Backing urged for Nautical College

12 Aug 2008

by Gerry Braiden,  The Herald

Plans for a major revamp of the Glasgow Nautical College, involving a lifeboat launch tower and pontoon stretching almost half-way across the Clyde, are expected to be approved at a Glasgow City Council planning meeting on 9 December.

The tower, almost 40 metres from the southern banks of the river and 12 metres from the surface at low tide, would be used to train the crews of cargo vessels, tankers, and offshore oil and gas platforms in the use of freefall lifeboats.

Crews would either practise full launches, where the lifeboat is dropped into the Clyde at high tide, or simulated exercises where crews would practise mustering, entering and securing themselves in a lifeboat.

Planners have recommended the proposals be approved. However, they have sparked objections from the Glasgow Humane Society, which until recently worked with the police in removing bodies from the Clyde, and rowing and boating clubs, which fear the pontoon and tower would gather floating debris.

Concerns have also been raised that - although as a result of the Clyde Arc, large vessels can no longer travel this far up the river - the main navigation channel which flows under the central span of the neighbouring Albert Bridge would be obstructed by the launch tower. It is feared that the remaining channel to the south may become dangerous depending on the flow of the river, debris and the opening of the Weir at Glasgow Green.

The planners claim both the tower and pontoon have been designed to mitigate such scenarios.

Another concern is that it would sit uneasily alongside the A-listed Albert Bridge.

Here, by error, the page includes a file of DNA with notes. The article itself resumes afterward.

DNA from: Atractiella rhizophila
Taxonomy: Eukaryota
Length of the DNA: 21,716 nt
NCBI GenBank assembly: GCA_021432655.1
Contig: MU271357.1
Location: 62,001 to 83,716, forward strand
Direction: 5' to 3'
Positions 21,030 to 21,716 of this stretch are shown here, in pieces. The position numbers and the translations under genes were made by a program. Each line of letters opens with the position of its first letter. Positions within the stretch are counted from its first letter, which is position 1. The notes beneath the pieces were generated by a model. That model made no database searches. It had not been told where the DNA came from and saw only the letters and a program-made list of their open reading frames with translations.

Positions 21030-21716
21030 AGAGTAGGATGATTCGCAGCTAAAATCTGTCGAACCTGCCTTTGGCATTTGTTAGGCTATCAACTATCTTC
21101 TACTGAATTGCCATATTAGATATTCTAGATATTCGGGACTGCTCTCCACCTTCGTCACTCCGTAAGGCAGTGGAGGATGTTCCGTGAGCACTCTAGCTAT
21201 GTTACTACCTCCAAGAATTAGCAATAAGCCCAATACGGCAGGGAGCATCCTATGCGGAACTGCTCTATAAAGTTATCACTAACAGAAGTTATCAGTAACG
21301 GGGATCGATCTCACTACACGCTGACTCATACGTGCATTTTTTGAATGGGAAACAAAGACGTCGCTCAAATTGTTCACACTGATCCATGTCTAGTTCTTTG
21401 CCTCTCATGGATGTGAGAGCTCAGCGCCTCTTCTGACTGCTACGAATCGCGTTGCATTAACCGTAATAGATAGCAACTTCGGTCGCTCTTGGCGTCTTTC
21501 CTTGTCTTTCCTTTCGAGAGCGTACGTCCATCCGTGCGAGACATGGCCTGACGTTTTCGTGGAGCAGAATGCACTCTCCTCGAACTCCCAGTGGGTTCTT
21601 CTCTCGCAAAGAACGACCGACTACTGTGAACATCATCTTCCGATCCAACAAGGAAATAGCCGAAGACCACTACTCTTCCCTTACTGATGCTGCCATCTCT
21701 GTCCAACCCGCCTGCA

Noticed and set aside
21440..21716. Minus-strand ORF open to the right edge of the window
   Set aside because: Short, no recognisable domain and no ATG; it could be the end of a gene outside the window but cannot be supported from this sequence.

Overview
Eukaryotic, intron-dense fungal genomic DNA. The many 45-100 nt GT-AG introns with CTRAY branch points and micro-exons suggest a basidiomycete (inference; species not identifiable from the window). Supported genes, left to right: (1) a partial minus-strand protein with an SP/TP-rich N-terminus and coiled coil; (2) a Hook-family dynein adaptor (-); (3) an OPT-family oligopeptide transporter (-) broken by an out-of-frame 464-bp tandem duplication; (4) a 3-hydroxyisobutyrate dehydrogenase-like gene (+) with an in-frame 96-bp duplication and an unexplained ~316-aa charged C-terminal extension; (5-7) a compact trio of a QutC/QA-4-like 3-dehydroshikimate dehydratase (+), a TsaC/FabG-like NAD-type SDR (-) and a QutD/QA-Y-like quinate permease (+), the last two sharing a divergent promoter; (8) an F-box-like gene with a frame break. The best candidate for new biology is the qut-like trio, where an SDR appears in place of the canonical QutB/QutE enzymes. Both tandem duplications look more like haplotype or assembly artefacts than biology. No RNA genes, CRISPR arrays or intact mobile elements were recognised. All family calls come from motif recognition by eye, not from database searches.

The plans are part of a new Seamanship Centre, which is part of the proposed New Campus Glasgow, an amalgamation between the Nautical College, the Central College of Commerce, Glasgow Metropolitan College and Stow College.

The current Seamanship Centre is no longer deemed fit for its purpose and will revert to its former use as a boat store and workshop.

The new centre will provide three state-of-the-art classrooms and changing areas.

The tower element is considered essential in that it would allow the Nautical College to provide training in the use of free-fall lifeboats now required by law.

According to the report detailing the plans, the tower and pontoon would appear from the south banks of the Clyde and several of the river's bridges as a "prominent functional structure".

The application will be heard at Glasgow City Council's planning committee on 9 December and is recommended for approval.

Reproduced with the permission of The Herald (Glasgow) © Newsquest (Herald & Times) Ltd. 

Note:  Planning permission was subsequently granted.

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